MADISON, Wis. (WMTV) – Amid the highs and lows of a tumultuous year, U.S. farmers are expected to end 2020 with the best net income in seven years, according to a U.S. Department of Agriculture income forecast. However, what is projected does not necessarily mean there is cash to spare.
Janesville farmer Doug Rebout said those in the agriculture industry know every year shakes out differently.
“What people have learned to deal with this year because of the pandemic – that’s kind of been our life all along,” Rebout said.
However, he said the ripple effect of COVID-19 is especially apparent on his crop.
“Less people were driving, so the ethanol went way down, so ethanol plants had to shut down. That really affected the corn market because the demand wasn’t there,” he said.
Through a year marked by low prices and fluctuating demand, the USDA is forecasting farmers to end 2020 with higher profits than last year, thanks to the government paying nearly 40 percent of their income. The report details farmers are expected to receive $46.5 billion in federal aid.
Rebout said any government subsidy is just a band aid.
“It’s something to make sure that we are able to keep going, that we are able to pay those bills and keep farming,” Rebout said.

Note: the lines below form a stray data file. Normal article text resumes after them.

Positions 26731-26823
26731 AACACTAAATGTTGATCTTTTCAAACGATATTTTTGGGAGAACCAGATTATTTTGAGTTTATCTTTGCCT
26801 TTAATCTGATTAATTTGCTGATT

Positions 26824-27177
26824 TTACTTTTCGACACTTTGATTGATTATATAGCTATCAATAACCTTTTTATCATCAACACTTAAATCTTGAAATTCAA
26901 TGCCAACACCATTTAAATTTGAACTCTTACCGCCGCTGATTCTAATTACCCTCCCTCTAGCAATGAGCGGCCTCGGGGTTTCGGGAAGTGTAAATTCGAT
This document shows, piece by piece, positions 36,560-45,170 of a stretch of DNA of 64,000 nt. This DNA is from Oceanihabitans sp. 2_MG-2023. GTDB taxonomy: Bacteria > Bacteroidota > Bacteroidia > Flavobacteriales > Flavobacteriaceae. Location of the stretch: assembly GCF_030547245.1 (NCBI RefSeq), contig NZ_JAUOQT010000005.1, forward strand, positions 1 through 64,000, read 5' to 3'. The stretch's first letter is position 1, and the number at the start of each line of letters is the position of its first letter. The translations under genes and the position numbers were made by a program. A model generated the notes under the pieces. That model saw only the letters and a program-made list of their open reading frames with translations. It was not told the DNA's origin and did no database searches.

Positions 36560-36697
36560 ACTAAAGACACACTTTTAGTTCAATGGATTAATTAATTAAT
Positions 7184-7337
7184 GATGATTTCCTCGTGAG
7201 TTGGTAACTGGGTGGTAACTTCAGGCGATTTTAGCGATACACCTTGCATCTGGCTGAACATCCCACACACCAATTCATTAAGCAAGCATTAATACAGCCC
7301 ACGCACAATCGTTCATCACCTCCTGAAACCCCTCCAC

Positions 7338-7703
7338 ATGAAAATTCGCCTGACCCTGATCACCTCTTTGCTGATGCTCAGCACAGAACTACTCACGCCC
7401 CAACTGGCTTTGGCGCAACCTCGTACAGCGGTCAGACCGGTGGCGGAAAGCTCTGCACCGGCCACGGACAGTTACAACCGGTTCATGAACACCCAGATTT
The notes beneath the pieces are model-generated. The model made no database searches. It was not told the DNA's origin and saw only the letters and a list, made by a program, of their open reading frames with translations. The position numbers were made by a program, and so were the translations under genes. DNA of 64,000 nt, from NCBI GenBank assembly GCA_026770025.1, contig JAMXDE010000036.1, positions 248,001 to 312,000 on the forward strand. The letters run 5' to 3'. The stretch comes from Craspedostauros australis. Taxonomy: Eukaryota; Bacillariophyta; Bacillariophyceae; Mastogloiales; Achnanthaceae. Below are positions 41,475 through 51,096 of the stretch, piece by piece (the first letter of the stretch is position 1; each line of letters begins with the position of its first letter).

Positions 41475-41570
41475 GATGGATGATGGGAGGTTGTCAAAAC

For many in the agriculture industry, money from the government just helps them break even. Janesville dairy farmer and part owner of Barlass Jerseys, Brian Barlass, said the help is substantial, but not a money maker.
“We would have been far better off, or further ahead if milk prices had stayed stable,” Barlass said.
Barlass said friends and neighbors were told to cut production and dump milk early on in the pandemic.
“Our cheese plant asked us to cut production by five percent, that was only for about a month. So, we were fortunate in that regard,” Barlass said.
While there is optimism about what is ahead, there is still no crystal ball for farmers.
“2021 is kind of a guessing game. I think it is going to be a little bit of a roller coaster again, probably not as severe as 2020 was, but we gotta plan for ups and downs and be ready to change plans,” Barlass said.
According to the American Farm Bureau Federation, there is $13 billion in support for agriculture included in the latest COVID-19 relief package. However, Rebout said it is too early to say just how the money will shake out for them.
The Associated Press contributed to this report.
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